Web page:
And I get it, you’re saying okay, Brett, why, why do we need to talk about this? What about the complexity? Well, here’s the thing, when you think about the idea that perceptions of others are irrelevant to virtually every human endeavor, and the way that we perceive things, colors, the world around us, it doesn’t take much to realize how much in your life is impacted by that. Every day, you guys, us collectively, we are impacted by the biases, and perceptions of others. And you may not even know it.
I want you to think about a time for example, where you really tried to help somebody I mean, you went all out. You gave it your best, you either gave them tremendous advice, or maybe you stayed after work late to help them with something, maybe you tutored somebody, maybe you went out on a limb to introduce somebody to somebody else in your network, whatever help means to you. Have you thought about it? Now, think about a time when you did that. You went the extra mile for that person. Yet, despite your best efforts, it wasn’t received in the way that you intended. They either expected more from you. They felt like they were let down by the experience.
Brett Bartholomew 09:21
You said one thing that can you thought conveyed Sincerity, honesty, compassion, yet they took it completely in a different direction. And then think about that feeling it gave you this feeling of not just concern or disappointment. But almost this what just happened, this 180 degree spin and I can think of countless throughout my life. I can think of times that I really thought I gave my best I was engaged.
I mean, if you hooked me up to a lie detector test, I would tell you that and there was times where that just didn’t hit the mark. for somebody, you know, we used to talk about all the time in strength and conditioning, there are certain athletes that love the weight room. And there are other athletes that hated it, it wasn’t a place of positivity and improvement to them. There are people that perceive certain environments as relaxing, they may love to go to places like Las Vegas, and they may love the stimulation of the lights, in the music and the nightlife.
And for other people, Las Vegas is the last place they’d ever want to be. We know that certain people love going skiing and being in the snow, others love going to the beach, there are sense there all these things that we all interpret differently. I mean, for that matter, guys, we don’t all perceive love, beauty, pain, art the same way. We hear this all the time, one man’s trash is another one’s treasure, perception, colors everything that we do.
Brett Bartholomew 10:55
And so we’re going to talk about that a little bit. And we’re actually also going to talk about within that, why objectivity is over related in and of itself. And we say this, because of, you know, we had an interesting experience at a workshop recently. And it was really constructive. We’re going through an evaluation. And to give you context, you know, in our evaluation, a big part of it is trying to answer the question that maybe some of you have asked yourself, and if you haven’t, it’s a really useful one to ask yourself, how might I be coming across, right, because you know, that you might think that you’re coming off as passionate or informed or helpful, or caring.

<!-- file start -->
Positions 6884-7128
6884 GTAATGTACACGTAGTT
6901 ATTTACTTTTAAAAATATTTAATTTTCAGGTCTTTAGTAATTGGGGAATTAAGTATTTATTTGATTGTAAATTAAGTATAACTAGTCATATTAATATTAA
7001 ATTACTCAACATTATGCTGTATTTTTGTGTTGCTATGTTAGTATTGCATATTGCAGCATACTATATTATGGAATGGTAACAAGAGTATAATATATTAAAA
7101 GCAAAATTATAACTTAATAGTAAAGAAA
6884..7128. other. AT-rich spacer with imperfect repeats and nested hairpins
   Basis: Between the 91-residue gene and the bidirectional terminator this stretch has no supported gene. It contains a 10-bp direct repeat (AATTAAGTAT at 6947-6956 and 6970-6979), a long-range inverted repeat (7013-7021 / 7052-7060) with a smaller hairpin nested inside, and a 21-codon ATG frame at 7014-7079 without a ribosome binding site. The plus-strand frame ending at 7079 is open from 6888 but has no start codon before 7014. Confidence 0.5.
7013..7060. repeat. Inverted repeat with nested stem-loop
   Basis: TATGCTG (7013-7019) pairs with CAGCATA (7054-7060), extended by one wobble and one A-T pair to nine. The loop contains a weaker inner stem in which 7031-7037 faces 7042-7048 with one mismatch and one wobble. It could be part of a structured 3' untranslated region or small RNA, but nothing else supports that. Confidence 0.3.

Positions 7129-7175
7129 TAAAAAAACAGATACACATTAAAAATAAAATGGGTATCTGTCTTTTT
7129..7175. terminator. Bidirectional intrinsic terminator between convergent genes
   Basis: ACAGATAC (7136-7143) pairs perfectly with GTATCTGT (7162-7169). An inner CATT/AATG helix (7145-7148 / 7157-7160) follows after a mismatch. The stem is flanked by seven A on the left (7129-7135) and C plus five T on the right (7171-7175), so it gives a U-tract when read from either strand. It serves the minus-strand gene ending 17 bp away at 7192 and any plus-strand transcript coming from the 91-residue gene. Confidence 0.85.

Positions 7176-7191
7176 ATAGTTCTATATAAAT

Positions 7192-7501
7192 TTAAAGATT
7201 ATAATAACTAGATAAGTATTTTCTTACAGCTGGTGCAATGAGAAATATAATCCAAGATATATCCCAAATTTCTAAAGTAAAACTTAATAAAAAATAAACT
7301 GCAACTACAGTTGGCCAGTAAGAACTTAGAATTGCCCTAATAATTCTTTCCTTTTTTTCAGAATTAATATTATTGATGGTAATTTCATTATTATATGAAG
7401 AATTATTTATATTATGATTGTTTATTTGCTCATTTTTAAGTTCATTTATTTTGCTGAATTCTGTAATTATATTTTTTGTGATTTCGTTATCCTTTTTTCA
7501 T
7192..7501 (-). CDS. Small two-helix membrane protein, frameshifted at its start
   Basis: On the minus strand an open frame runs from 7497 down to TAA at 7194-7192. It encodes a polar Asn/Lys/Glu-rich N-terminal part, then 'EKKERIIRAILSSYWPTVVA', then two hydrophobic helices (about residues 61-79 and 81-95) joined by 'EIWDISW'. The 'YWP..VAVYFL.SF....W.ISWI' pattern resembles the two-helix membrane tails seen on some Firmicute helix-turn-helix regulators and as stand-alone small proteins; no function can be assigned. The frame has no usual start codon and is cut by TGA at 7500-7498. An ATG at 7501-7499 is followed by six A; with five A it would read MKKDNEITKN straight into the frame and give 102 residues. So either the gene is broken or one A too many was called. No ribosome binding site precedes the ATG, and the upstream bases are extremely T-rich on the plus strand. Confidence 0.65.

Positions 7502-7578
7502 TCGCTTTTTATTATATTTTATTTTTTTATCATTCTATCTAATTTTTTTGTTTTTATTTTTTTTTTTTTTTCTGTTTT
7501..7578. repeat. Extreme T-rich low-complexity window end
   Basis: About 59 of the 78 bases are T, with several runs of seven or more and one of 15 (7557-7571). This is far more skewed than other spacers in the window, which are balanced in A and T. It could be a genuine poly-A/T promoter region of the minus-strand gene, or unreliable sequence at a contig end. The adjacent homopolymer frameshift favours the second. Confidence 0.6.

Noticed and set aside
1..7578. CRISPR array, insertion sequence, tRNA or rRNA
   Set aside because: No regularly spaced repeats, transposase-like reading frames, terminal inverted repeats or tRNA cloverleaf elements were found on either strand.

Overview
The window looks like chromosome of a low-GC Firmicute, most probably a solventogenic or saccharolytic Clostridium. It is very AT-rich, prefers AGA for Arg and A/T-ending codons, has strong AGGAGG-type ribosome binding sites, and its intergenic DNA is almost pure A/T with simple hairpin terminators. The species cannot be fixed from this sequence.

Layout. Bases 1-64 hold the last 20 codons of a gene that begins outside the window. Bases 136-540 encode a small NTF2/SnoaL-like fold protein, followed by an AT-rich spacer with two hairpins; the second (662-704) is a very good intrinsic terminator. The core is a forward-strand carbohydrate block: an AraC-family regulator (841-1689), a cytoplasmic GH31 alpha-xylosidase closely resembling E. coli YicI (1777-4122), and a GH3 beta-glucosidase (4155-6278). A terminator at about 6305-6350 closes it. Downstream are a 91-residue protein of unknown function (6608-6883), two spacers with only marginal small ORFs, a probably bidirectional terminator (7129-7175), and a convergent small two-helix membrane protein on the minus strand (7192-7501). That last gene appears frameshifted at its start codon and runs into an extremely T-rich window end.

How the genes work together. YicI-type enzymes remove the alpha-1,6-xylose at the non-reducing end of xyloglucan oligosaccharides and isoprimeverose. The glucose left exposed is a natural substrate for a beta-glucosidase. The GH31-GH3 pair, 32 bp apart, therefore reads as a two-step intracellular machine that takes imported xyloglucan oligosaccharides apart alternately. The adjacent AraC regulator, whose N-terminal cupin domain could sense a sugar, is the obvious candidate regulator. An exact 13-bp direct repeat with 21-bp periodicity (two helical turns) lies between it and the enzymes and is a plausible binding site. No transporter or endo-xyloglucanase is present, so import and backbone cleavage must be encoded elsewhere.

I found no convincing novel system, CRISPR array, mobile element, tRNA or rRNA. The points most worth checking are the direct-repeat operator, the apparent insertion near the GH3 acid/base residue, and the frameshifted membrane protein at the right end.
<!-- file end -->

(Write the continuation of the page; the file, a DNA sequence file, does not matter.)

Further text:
Brett Bartholomew 11:34
But as I just mentioned, that’s not always going to be the case. Because for that matter, the definition of perception is the way in which we interpret, define, and organize our sensory experiences. say that, again. Perception is defined empirically, as the way in which we interpret, define and organize our sensory experiences.
And so when you consider that we’re having this conversation, excuse me, and we had just gotten done with a role playing exercise, then an individual said, Well, what good is this evaluation? Because it’s subjective. And I asked him, Well, how do you mean? And he said, Well, it’s this other person’s opinion of me and how I come across. And I said, Yeah. And he said, well, not everybody’s gonna think the same thing. And I said, You’re right. And he says, well, wouldn’t it be strengthened if it was objective?
And I thought for a minute, because it’s an interesting argument. You know, it pays to take a second to take note that there are many times in life, either maybe due to age, naivete, or just other factors. It can even be our own insecurities, where you have to understand it, and really be honest with yourself that I know we create, we crave certainty, we crave certainty.
Brett Bartholomew 12:55
Many of us want the answer the best approach, especially if you’re somebody that just has this pulse of purpose within you, you don’t want to waste time, you want to know you have a thirst for knowledge you want to improve. But the fact is, guys, is that there’s no one size fits all approach is and there’s no way and you know this, that everybody’s gonna perceive you, your value, your words, your attractiveness, whatever the same way. I mean, that’s two part of two fundamental proofs or truths, rather, of perception is that people can only attribute value subjectively. And early judgments tend to rule decision making, which is why biases can be so harmful, even though they’re there.